Part 3: Performance Accountability Required For Successful Outsourcing
Performance Accountability Required For Successful Outsourcing
By Vince Elliott - October 2012 - Facilities Management
Performance accountability defines the specific nature of the consequences that are linked to performance. For the facility manager's organization, these consequences are felt through its competitive position in the marketplace. The loss of external customers (and their revenue) or internal customers (and their skills) reduces the company's capability to maintain or grow in its market. There is a real dollar consequence to the facility manager's company if either of these consequences occurs.
For the contractor, incentives or deductions from regular profit can be powerful consequences. The satisfactory delivery of outcomes to the facility manager's company can be linked to a variety of economic and market consequences for the contractor. These consequences can include financial incentives or deductions, shared marketing, additional business opportunities, etc. It is important, and it is fair, to clearly define both financial and non-financial accountability for this performance-outcome-consequence link.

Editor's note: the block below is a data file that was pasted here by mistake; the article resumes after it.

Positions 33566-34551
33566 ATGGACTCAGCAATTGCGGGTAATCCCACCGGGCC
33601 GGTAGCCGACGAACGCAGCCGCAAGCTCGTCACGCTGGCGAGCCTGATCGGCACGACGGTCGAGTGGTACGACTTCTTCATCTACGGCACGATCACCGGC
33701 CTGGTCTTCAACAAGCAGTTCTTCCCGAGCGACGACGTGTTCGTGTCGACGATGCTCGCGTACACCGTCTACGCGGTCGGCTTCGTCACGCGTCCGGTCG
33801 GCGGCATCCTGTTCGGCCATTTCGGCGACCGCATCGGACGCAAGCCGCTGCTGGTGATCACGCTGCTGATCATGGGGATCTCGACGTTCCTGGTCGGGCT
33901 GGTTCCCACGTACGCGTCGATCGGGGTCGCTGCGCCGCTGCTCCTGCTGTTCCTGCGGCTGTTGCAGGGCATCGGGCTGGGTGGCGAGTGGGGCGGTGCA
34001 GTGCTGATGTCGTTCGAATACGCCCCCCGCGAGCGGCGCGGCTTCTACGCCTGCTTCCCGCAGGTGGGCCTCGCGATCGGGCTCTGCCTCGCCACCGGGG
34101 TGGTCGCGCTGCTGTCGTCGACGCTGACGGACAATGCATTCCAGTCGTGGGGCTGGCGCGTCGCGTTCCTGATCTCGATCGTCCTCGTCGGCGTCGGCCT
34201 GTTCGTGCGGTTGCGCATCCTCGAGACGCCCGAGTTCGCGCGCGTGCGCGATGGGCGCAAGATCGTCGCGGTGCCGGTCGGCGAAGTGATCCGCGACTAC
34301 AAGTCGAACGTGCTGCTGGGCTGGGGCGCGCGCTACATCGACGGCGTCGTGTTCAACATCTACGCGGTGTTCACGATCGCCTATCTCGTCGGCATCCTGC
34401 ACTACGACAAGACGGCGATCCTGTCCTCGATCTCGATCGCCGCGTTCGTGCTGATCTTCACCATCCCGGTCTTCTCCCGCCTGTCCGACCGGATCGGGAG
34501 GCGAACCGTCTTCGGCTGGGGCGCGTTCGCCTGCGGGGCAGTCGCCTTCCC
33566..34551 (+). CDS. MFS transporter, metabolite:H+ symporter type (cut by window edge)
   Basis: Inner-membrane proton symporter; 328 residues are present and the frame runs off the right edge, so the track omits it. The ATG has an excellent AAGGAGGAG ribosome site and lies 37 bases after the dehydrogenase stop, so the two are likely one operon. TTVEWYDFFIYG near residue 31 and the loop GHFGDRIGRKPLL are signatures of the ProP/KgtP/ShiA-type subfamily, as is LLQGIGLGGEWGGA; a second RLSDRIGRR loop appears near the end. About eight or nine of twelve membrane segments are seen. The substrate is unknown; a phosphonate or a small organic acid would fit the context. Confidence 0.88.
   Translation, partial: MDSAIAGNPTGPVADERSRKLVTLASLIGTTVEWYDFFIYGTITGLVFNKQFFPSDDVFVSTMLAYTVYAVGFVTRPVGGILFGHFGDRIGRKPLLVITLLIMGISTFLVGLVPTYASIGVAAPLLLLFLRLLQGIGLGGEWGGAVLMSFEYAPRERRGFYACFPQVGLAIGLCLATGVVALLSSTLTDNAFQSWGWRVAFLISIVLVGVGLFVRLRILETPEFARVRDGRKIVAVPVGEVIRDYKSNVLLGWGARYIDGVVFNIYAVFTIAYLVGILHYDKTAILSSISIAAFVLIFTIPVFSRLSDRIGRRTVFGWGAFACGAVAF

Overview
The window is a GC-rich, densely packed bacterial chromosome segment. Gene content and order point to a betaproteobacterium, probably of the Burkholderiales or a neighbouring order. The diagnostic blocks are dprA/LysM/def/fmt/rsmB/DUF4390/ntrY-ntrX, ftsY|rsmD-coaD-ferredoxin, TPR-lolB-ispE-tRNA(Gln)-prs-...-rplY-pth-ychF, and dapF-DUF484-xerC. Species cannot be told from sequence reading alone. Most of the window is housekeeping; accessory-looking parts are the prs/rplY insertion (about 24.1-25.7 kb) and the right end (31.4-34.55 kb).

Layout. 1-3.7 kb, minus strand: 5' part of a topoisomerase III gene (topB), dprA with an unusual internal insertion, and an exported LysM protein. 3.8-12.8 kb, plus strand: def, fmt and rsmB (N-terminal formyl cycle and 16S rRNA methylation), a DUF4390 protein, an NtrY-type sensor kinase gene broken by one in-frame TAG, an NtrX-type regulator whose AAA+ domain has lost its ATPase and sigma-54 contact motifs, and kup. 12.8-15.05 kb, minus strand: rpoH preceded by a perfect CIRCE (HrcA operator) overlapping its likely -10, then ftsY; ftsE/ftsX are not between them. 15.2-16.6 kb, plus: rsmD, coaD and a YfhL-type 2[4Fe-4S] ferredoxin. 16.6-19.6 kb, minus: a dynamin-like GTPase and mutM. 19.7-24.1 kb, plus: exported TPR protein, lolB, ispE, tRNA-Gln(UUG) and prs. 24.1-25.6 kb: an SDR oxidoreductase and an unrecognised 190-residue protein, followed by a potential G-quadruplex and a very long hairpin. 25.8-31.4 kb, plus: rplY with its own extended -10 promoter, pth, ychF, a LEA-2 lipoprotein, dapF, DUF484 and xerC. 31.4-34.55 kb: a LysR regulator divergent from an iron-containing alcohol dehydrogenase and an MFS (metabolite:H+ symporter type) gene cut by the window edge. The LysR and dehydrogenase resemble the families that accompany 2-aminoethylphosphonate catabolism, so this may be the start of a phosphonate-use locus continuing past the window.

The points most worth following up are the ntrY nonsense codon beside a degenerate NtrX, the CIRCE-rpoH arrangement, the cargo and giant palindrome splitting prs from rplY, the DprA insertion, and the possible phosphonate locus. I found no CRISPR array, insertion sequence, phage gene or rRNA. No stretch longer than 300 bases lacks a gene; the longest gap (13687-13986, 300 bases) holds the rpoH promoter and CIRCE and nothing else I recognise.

Neither buyers nor contractors can be held accountable for performance if there is no reliable measurement of performance. Measurement validates the level of performance delivered against contract requirements as a basis for payment; measurement can also be used to identify opportunities to improve buyer and contractor systems.
Given the financial consequences of the numbers, a high degree of reliability must be present in the measurement function. Even in the most trusting of relationships, honest disagreements, unreliable data and financial motivations can sour a good contract when so much is at stake. Independent, third party measurement can be vital to the integrity of any financial incentive/deduction process.
Perhaps the most powerful benefit of reliable measurement is the opportunity for process improvement. If the service process is not delivering the outcome required by the performance contract, everyone loses. It is in everyone's best interest to constantly change and improve tasks, processes and systems that are not delivering successful outcomes. The process improvement effort is the best insurance that both parties are successful in achieving their mutual economic and market goals.
Vincent F. Elliott is president of Elliott Affiliates, Ltd. He has represented buyers across the country in writing, modifying or updating more than 500 performance-based building service contracts with an estimated market value of a quarter of a billion dollars. He can be reached at firstname.lastname@example.org.